Saturday, April 26, 2008

Emotions, On the Face of It

When I was in high school my biology teacher said, very early on in the class, that the human face can give away what a person is feeling--no matter how well we can control our body language, our face can show our emotional state at any one time.

Well, recent research from Canada proves my former Biology teacher correct.

From the Reuters article:

Researchers at Dalhousie University's Forensic Psychology Lab in Halifax conducted the first detailed study on the secrets revealed when people put on a false face or inhibit various emotions, and found their faces told the truth.

Maximizing Utility and the Brain: Cash or Status?

Scientific American has an article regarding a study of the brain that indicates the brain places a high value on money, but a higher value on social status. From the article:

"Our study shows that both behaviorally and in the brain, people place an importance on social status," says Caroline Zink, a postdoctoral fellow in neuroscience at the National Institute of Mental Health (NIMH) in Bethesda, Md., and co-author of one of studies. "It's hugely influential even [when we're not] in direct competition with someone else."

Sunday, April 20, 2008

The Power of the Banana

Excellent article over at regarding the power of the banana.

Economics and the Common Man

Have you ever seen those polls where John Q. Public is asked about questions of a general economic nature? How many of them have, at the very least, a basic understanding of economics?

Yeah, me too; I think such an exercise is akin to asking a medical doctor about auto repair, an auto repair technician about quantum physics, or a particle physicist about literature: It makes about as much sense as, well, insert a colorful metaphor here.

Before Warren Buffet was interviewed that one Monday morning on CNBC and said that we practically have a recession, though we may not be in one technically, many people can only say as much when they’re asked about the “R-word.” In addition, I’ve noticed that the public tends to insert more emotion into their economic analysis than such things warrant.

Let me say this first: There is room for emotion in economics. When, however, a person’s opinion regarding the nation’s current economic state is based more on emotion than well-founded rational thought. Henceforth, my point: John Q. and Jane Public don’t know enough of a darned thing about economics to offer their opinion; at least not enough for it to be meaningful. In the spirit of that I’m going to point out a couple of economic concepts that might help to alleviate the problem.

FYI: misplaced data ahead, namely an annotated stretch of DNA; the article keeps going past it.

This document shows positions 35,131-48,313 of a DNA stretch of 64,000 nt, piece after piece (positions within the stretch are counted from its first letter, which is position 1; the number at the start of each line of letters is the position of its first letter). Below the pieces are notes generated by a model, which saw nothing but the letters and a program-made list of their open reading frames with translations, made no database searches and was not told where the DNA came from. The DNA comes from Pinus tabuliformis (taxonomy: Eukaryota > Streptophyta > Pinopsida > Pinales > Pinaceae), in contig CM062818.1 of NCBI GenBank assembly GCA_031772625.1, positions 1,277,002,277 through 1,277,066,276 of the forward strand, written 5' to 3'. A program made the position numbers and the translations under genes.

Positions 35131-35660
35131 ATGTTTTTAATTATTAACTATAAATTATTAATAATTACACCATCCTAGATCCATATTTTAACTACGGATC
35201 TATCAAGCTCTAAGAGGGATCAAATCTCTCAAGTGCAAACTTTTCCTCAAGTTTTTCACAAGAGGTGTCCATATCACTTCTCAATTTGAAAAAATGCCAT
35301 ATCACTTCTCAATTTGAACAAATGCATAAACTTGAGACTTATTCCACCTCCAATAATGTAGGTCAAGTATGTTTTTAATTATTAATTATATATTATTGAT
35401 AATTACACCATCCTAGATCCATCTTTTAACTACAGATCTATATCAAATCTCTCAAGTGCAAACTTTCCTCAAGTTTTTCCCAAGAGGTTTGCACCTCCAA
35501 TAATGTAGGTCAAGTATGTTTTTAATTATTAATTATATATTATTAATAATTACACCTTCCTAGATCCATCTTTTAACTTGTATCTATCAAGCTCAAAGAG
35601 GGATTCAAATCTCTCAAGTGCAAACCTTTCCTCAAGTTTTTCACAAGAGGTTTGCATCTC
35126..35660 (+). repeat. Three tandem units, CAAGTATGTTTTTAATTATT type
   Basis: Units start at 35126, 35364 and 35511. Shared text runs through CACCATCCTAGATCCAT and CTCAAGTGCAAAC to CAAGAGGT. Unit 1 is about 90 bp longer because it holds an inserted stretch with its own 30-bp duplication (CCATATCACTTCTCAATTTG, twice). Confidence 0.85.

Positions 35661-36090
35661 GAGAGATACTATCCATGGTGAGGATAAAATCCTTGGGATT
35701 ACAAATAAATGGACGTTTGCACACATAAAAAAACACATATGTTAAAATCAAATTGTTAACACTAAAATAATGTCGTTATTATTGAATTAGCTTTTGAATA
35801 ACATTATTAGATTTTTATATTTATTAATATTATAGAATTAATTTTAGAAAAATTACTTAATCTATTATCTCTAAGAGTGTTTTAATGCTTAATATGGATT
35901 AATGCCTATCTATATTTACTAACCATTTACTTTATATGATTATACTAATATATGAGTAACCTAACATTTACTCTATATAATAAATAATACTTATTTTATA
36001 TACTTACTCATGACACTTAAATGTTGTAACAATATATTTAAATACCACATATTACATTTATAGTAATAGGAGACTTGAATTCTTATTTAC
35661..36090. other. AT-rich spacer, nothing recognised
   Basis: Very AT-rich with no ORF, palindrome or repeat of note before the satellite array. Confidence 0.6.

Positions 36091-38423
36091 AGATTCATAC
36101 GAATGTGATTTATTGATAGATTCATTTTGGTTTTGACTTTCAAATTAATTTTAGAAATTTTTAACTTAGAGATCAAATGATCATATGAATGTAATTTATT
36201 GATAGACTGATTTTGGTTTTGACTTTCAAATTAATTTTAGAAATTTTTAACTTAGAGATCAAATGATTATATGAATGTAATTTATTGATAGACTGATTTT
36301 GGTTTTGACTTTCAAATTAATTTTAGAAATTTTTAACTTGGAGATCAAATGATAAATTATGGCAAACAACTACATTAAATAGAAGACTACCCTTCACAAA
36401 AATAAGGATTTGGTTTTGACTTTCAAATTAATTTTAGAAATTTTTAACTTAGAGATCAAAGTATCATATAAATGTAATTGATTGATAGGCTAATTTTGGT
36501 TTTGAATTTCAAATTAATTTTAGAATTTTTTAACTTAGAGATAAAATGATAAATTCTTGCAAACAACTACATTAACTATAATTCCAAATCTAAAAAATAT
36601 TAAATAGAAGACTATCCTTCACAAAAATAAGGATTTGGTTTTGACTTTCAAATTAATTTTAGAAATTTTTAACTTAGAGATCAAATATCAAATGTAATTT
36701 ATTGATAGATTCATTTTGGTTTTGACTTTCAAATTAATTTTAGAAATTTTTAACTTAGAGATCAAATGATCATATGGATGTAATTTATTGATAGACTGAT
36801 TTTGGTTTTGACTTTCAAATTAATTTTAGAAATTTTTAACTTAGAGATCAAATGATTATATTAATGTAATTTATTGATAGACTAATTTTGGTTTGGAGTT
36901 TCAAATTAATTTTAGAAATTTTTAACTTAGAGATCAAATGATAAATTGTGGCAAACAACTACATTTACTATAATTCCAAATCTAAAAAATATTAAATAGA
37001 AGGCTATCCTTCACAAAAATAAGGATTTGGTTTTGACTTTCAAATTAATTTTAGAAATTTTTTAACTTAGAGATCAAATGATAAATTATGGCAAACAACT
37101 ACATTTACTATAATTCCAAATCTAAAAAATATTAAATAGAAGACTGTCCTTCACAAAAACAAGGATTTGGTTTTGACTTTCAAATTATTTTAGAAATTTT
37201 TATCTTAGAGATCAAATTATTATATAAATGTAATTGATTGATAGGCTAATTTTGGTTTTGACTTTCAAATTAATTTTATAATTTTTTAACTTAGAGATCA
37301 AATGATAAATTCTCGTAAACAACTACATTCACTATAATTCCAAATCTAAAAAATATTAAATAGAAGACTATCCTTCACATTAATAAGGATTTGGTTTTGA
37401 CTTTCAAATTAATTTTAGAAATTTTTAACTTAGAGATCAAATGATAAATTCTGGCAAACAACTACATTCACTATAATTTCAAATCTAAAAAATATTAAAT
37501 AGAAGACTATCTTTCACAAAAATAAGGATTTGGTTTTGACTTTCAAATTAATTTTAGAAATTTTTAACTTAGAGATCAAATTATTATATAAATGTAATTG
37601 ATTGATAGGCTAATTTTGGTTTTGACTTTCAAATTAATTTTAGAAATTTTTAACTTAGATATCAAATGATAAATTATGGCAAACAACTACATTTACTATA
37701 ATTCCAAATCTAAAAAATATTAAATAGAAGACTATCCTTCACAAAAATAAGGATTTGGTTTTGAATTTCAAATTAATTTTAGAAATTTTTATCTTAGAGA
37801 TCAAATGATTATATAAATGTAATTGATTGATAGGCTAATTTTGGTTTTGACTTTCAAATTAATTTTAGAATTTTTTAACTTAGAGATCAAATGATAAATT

Gross Domestic Product, otherwise GDP, once taught as Gross National Product, or GNP, is the number that sums all of the products and services rendered in the United States (or any country, for that matter). Right now GDP is around $13 Trillion or so, give or take a few hundred billion dollars. GDP is calculated as a combination of many things:

GDP = consumption + gross investment + government spending + (exports − imports)

While there are several nuances associated with each variable, there are a few things to point out.

· Consumption is the largest driver of the economy; essentially that is all of the dollars that you and I spend.

· Investment is nearly as powerful as consumption

· Government spending is relatively valued at one quarter the effect of investment spending.

This illustrates exactly the reason why it would be great for government to curtail spending, lower taxes, and help the marketplace—government spending doesn’t do nearly enough for the economy, lowering taxes allows for individuals to have the option to save or consume more (marginal propensity to save or marginal propensity to consume, respectively) –driving consumption and, perhaps, helping investments.

This makes sense to me, but I consider myself a fiscal conservative.

There will be the contingent out there that says that paying taxes is good because it funds essential services that the government must supply to people, and there’s the whole debate about which rights one has in regards to healthcare and such—that is not within the scope of this article—but if government were forced to act like business in their daily management then we would be able to get a lot more value from our investment in government than not. Put another way, we allow government to spend too much and, I think everyone can agree, that we get too little from it. Wasteful government spending becomes something four times as bad when you have this understanding.

So, in an ideal world there is a happy medium between extreme government spending and extreme tax breaks for everyone. We don’t live in an ideal world, however, and economics works in cycles. The best thing to remember is the economy will go up most of the time, but will go down every now and again. Panic is not something that needs to happen when it goes down. Markets correct, stocks fluctuate, and indexes do the same. It’s nothing to worry about.

Why do I say this? I say this largely because of my believe that our most recent economic downturn in 2008 has been worse than it needed to be because people tend to overreact to what they feel are negative changing market conditions. If they understood the underlying dynamics of the market and the philosophy that “this, too, shall pass,” it wouldn’t have been as bad as it was.

My tone about “was?” There are multiple indicators that are pointing towards the worst of the current downturn being over, and us being on our way back up. The recent rallies in the stock market, the change in CPI and labor numbers all point towards an increasing economy.

So, in light of whatever the market is doing, irrationality rarely does the market good in the long run. In fact, if it did well with it then we wouldn’t have had the downturn in the market which we have had.